Irish American Writers & Artists

March 27, 2013

An Evening in Celebration of WILLIAM KENNEDY

An Evening in Celebration of our Inagural Eugene ONeill Lifetime Acheivement Award winner

in association with Irish American Writers & Artists and the Irish Arts Center


Thursday, April 11th | 7:30 pm

Admission: FREE |Reservations Essential

Master of Ceremonies

Peter Quinn 

Special Guests

Dan Barry         Aedin Moloney          Tara O’Grady           Mary Tierney

“Kennedy, master of the Irish-American lament in works like Billy Phelan’s Greatest Game and Ironweed,
proves here he can play with both hands and improvise on a theme without losing the beat.” 


Join us for an evening with William Kennedy, Pulitzer Prize-winning author, screenwriter and playwright, winner of the , celebrated with readings by Mary Tierney and Dan Barry from Kennedy’s works IronweedRoscoe and others, music by Tara O’Grady, and a conversation with William Kennedy moderated by Dan Barry.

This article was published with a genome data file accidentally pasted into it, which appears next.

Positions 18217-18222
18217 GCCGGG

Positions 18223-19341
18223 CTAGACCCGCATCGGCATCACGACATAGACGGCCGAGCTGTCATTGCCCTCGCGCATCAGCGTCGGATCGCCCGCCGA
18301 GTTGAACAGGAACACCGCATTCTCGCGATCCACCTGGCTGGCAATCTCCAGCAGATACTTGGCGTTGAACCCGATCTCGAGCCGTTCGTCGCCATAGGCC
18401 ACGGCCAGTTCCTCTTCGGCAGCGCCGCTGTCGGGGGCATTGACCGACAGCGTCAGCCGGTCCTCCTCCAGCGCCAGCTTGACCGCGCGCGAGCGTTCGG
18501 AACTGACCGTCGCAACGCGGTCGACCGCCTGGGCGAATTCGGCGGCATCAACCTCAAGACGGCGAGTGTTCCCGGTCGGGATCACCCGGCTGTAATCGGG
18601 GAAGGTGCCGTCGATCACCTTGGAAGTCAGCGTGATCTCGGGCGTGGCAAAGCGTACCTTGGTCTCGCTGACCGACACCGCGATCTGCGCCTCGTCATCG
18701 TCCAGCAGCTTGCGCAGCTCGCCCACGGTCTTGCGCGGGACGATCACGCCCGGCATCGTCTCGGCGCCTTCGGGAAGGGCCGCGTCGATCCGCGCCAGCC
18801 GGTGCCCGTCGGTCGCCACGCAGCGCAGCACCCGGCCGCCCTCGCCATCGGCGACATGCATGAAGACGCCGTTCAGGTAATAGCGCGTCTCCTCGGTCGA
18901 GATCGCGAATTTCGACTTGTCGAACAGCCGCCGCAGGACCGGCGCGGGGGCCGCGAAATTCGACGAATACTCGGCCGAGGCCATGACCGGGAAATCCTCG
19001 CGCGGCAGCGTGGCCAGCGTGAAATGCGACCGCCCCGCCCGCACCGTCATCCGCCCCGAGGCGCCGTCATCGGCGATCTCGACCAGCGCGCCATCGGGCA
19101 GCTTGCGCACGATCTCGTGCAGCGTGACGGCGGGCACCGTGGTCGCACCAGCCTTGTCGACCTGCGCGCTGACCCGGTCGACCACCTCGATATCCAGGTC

Afterwards join us in the IAC Gallery for a reception and book signing.

William Kennedy, author, screenwriter and playwright, was born and raised in Albany, New York. Kennedy has brought his native city to literary life in Legs, Billy Phelan’s Greatest Game, and the Pulitzer Prize-winning Ironweed. He is the founding director of the New York State Writers Institute and, in 1993, was elected to the American Academy of Arts and Letters. He has received numerous literary awards, including the National Endowment for the Arts Fellowship and IAW&A’s inaugural Eugene O’Neill Lifetime Achievement Award.

Thursday, April 11th | 7:30 pm

For more information, and to reserve tickets go to

or call 866.811.4111  

at Irish Arts Center
553 West 51st Street
New York, NY 10019


September 20, 2012

Rave Reviews for Latest IAW&A Salon

Filed under: Essay,Events,Literature,Theater — by johnleemedia @ 11:56 am
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Why attend an Irish American Writers and Artists Salon? Here’s a quote from one of Tuesday night’s readers, Jim Rodgers: “I’ve come to realize that the Salon would have gone the way of similar efforts in many fields–great ideas that founder at the toddler stage—if not for dedication of a great bunch of folks. Yesterday was a tough day at work and I almost backed out of attending. I’m glad I didn’t. The presenters help put me back on track and enriched my day.”  And you did as well, Jim. Thank you from all of us.